30 March 2006 "Absent a specific power allowing schools to fingerprint, I'd say they have no power to do it." Police legislation, for example, is specific about when, by whom and how fingerprints may be taken and what they may be used for. "The notion you can do it because it's a neat way of keeping track of books doesn't cut it as a justification."


Biometric checks: an affront to human dignity (extract)

ruling by The Austrian Supreme Court

 "Biometric checks can constitute an affront to human dignity, the Austrian Supreme Court has ruled. It was giving the final judgement on a biometric system for clocking in and out of a workplace. The "intensity of intervention and control" within these systems makes them different to more "usual" work time checks, such as punchcards, the court found... This is the first time that the highest court in an EU country has found biometrics to be demeaning. The judgement means that biometric timekeeping now requires the prior agreement of Austria's workplace-level industrial democracy bodies, the works councils. That consent is unlikely to be given. In the view of one leading consultant, the case “basically means the end of biometric timekeeping systems”. In Austria, at least."


Biometrics: US legislation (extract)

by The States of Michigan, Illinios and Iowa

 Michigan, 12 December 2000: "The Child Identification and Protection Act prohibits a school district from using electronic fingerprinting technology to identify a child for school-related purposes." Jennifer M. Granholm, Attorney General
 Illinois (2007 bill): statutory minimum requirements for school districts that collect biometrics: written permission from parents/guardians; rules for discontinuation / destruction of biometric data; restrictions on the use and disclosure of biometric information; no discrimination for students that refuse fingerprinting. (effective 01 August 2007)
 Illinois (2005/6 bill): requirement for written permission; prohibition of refusing any services; conditions for collecting and using the information. (effective 01 August 2006) )
 Iowa: "The Child Identification and Protection Act", House File 685 was enacted in 2005 and prohibits the fingerprinting of children by a governmental unit except in certain circumstances and under specific conditions.
 Iowa: Senate File 2001 introduced in 2006, amends HF 685 by allowing school districts to "use biometric fingerprint identification systems for certain restricted purposes."


Ireland pounces on school fingerprinters (extract)

by Tony Delaney, The Assistant Irish Data Protection Commissioner

 23 March 2007 "We wouldn't see [fingerprinting] becoming the norm either in schools, workplaces or elsewhere. School attendance has been recorded manually in Ireland since the 19th century."
 Delaney said he would ask schools "whether they have tried less invasive systems" of taking registration.


Halt to school fingerprinting (extract)

by Roderick Woo, Justice of the Peace at the Hong Kong Office of the Privacy Commissioner

 "It was a contravention of our law, which is very similar to your law, which is that the function of the school is not to collect data in this manner, that it was excessive and that there was a less privacy-intrusive method to use."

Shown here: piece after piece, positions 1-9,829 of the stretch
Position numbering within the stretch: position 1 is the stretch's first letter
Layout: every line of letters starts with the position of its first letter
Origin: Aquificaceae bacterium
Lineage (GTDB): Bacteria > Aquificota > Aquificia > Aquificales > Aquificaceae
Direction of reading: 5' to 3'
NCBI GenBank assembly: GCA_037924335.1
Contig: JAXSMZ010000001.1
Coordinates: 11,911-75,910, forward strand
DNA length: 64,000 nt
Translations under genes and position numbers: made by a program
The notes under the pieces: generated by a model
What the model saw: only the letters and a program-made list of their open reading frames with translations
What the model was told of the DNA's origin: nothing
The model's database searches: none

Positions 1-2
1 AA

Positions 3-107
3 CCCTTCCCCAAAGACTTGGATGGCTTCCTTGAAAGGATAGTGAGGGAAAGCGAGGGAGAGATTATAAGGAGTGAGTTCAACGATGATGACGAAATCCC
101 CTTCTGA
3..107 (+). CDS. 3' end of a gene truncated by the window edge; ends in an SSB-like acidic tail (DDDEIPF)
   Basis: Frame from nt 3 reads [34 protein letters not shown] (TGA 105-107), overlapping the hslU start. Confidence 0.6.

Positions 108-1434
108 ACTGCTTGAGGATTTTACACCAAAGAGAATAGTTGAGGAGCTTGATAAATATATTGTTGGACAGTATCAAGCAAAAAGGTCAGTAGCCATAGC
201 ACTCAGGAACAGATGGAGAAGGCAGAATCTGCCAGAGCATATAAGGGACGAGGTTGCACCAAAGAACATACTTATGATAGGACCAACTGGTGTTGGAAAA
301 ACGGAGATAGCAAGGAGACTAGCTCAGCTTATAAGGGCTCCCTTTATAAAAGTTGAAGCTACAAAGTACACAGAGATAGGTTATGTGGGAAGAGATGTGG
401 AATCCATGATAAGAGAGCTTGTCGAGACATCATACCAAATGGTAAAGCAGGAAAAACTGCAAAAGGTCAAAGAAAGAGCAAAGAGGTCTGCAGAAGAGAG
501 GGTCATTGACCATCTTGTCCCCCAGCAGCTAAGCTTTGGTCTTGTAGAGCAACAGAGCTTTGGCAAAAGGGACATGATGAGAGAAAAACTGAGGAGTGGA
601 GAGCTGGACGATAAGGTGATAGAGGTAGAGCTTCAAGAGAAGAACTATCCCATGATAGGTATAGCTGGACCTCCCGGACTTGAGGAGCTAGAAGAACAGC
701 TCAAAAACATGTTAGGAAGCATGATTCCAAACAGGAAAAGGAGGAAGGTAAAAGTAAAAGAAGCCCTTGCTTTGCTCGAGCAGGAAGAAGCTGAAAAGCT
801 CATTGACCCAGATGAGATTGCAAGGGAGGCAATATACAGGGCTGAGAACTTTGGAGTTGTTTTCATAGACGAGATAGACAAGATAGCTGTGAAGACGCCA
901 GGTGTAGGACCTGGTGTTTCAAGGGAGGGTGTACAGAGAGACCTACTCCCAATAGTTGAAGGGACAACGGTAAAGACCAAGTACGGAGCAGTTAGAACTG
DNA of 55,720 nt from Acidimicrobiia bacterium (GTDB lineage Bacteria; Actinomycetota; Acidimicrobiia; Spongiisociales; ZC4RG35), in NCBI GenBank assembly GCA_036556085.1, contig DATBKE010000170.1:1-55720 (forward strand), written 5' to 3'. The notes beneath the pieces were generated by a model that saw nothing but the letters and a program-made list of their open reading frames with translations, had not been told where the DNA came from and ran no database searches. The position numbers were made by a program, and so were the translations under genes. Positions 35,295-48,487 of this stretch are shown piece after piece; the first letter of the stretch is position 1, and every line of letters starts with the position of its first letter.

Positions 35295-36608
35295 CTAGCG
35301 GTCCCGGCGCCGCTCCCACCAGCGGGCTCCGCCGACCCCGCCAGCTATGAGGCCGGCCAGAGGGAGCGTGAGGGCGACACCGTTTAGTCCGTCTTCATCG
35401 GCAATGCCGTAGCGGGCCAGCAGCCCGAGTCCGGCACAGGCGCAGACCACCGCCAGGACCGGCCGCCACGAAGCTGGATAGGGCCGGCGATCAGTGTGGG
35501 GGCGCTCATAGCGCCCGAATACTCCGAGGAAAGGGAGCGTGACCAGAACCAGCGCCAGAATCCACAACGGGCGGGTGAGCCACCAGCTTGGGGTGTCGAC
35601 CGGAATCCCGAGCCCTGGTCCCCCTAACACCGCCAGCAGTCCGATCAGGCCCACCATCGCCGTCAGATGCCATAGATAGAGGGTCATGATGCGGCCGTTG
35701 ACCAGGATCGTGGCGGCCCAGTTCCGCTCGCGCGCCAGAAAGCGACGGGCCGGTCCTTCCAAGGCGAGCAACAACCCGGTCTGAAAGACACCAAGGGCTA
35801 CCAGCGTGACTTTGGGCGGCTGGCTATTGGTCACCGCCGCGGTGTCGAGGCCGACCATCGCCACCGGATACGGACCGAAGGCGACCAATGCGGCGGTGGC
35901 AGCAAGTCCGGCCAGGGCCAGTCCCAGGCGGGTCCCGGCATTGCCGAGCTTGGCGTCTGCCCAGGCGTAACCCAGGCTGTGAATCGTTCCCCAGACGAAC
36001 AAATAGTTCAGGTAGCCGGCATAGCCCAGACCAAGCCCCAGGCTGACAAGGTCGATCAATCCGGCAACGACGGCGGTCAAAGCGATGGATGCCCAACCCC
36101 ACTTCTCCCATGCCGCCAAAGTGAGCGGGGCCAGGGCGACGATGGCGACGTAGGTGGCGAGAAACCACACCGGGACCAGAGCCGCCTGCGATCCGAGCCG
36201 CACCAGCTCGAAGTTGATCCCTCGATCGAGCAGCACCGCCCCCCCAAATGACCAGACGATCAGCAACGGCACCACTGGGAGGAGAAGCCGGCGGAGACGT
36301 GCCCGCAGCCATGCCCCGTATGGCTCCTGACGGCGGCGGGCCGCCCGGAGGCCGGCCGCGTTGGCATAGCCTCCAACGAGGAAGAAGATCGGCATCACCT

Note that the wording of Hong Kong's data protection principles is very close to that used in the UK.


The extension of anti-terrorism measures to unrelated purposes (extract)

by George Radwanski, The Privacy Commissioner of Canada

 "If these measures are allowed to go forward and the principles they represent are accepted... we will all be fingerprinted or retina-scanned by the government, and this biometric information will be placed on compulsory national ID cards that we will have to produce to police on demand."


Will biometrics grow up? (extract)

by Ann Cavoukian, The Privacy Commissioner of Ontario

 31 March 2007 "A compromised database of individual biometrics or their templates affects the privacy of all individuals."


Schools fingerprinting children (extract)

by Damian Green MP, Conservative Home Affairs spokesman

 01 March 2007 "How many schoolchildren in Ashford have had their fingerprints taken at school? You might assume, as I did, that this serious intrusion into the privacy of children would only happen to those who had committed an offence."
 "You would be wrong. Thousands of schools around the country have quietly started using biometric recorders to take the fingerprints of their pupils. Many of these are doing so without even informing parents, let alone getting their consent."
 "If this happens to a child under the age of 12 it is a breach of the Data Protection Act, but my unease about this growing practice goes wider than that. It looks to me like another move towards assuming we are all guilty until proved innocent; the exact reverse of the traditional basis of British justice."
 "It is bad enough when adults are treated like this. It is really disturbing when young children are brought up to believe that this is a normal part of life. This all started a number of years ago, but there are still no national guidelines about how and when schools should be allowed to do this."
 "The excuse given is that this allows children to access libraries and buy canteen food. There are two reasons why using fingerprints like this is wrong. The first is that it conditions children to accept the loss of any privacy. The second is that the information is being stored on databases which may not be secure."